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Tracking the Bocuse d'Or: Norwegian wins, American places 6th

January 28, 2009 |  1:07 pm

Geirwin_3 At the Bocuse d'Or culinary competition in Lyon, France, Norway's Geir Skeie won the golden trophy, besting Sweden's Jonas Lundgren (silver) and France's Philippe Mille (bronze). American Timothy Hollingsworth, a sous chef at the French Laundry, took sixth place, to the disappointment of supporters and fans (including Bocuse d'Or founder Paul Bocuse) who had expected him to make podium.

"It was a different environment, but we were really well prepared," Hollingsworth says. Still, "when I look at the platters, I see a lot of faults. There's always room for improvement."

Skeie, a chef at the Restaurant Midtaasen in Sandefjord, Norway, had reason to celebrate. "This has been my dream for 15 years," he says, "since I was 13 years old. You can hardly imagine how I feel. It has been my best day ever."

Over the two-day contest, chefs from 24 countries competed for the golden Bocuse d’Or trophy (made in the likeness of Paul Bocuse) and 20,000 euros (about $26,000). Each had five hours and 35 minutes to prepare two elaborate platters, in front of an audience of screaming fans wielding cowbells, pompoms, clackers and horns.

There was hilarity. Two emcees -- one English-speaking and one French-speaking -- narrated the event, to humorous effect. When Hollingsworth presented his beef platter, the French emcee chanted, "U-S-A, you-don't-say, U-S-A, you-don't-say."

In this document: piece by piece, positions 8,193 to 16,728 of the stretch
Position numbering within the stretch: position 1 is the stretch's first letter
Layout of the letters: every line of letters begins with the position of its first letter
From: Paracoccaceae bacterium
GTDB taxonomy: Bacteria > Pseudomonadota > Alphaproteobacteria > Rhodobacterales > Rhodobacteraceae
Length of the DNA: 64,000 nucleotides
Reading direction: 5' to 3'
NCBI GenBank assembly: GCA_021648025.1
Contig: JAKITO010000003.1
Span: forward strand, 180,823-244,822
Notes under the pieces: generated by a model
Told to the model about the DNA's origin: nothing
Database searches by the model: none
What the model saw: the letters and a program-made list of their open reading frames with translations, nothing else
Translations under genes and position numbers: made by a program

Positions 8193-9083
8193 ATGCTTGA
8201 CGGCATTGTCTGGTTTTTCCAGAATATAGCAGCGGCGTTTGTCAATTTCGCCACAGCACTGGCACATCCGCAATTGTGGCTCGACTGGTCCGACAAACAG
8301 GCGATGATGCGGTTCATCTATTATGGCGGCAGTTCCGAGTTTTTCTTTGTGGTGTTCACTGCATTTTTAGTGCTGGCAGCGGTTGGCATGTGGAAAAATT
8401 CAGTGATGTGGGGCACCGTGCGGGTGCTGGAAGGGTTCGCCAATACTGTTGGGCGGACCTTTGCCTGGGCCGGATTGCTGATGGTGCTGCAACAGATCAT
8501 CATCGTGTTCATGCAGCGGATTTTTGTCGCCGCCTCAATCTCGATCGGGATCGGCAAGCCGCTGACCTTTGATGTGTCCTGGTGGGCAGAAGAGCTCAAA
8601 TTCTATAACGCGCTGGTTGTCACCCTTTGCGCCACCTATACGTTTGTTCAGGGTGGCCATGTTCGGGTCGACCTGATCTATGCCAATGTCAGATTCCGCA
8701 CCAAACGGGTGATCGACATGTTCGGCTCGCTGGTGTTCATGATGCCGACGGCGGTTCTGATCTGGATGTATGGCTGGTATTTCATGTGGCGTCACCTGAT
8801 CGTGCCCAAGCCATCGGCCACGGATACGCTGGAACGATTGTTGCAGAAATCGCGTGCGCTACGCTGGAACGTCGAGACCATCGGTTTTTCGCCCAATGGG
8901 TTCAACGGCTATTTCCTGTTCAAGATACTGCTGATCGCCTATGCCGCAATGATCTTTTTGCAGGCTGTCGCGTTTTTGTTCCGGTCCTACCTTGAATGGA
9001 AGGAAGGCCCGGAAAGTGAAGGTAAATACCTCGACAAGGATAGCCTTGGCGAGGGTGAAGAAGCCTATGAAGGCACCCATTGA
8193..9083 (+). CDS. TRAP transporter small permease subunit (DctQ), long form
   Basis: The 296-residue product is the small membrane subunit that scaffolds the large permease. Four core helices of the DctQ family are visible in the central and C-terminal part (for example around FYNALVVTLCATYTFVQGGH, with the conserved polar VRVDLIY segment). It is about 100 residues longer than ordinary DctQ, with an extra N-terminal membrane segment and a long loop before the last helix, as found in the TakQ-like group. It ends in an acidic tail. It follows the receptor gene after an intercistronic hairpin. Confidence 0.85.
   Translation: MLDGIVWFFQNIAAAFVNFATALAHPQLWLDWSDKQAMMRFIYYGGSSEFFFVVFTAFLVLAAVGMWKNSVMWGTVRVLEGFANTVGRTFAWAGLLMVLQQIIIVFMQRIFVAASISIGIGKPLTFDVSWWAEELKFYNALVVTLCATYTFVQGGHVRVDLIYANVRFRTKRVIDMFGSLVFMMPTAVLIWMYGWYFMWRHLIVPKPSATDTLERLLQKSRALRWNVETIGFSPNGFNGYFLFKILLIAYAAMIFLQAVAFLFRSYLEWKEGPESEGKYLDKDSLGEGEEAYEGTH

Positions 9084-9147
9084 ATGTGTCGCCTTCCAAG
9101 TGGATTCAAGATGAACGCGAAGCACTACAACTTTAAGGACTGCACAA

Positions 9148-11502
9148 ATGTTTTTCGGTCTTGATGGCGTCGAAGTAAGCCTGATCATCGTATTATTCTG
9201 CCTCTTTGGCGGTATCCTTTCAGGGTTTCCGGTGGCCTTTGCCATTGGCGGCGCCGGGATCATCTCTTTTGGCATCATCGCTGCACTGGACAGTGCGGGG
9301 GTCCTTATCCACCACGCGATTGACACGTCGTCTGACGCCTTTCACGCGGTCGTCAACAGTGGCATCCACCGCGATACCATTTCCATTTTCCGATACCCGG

And there were glitches. France's Mille presented his seafood platter late, which cost him precious points. According to the New York Times, some contestants were surprised that the prawns had been frozen. 

"I think that there are always complications," Hollingsworth says. "We were dealing with different ovens and different equipment, but we adapted to them. The shrimp were a lot smaller than I was expecting,  so one of the garnishes [side dishes] we had to change at the last minute -- the shrimp and avocado tart."

Now, Hollingsworth says he's looking forward to getting back to the French Laundry kitchen. "The past six months of my life has been a blur, and it's going to take a while to digest what has happened."

-- Betty Hallock

Photo of Geir Skeie by Paal-Andre Schwital

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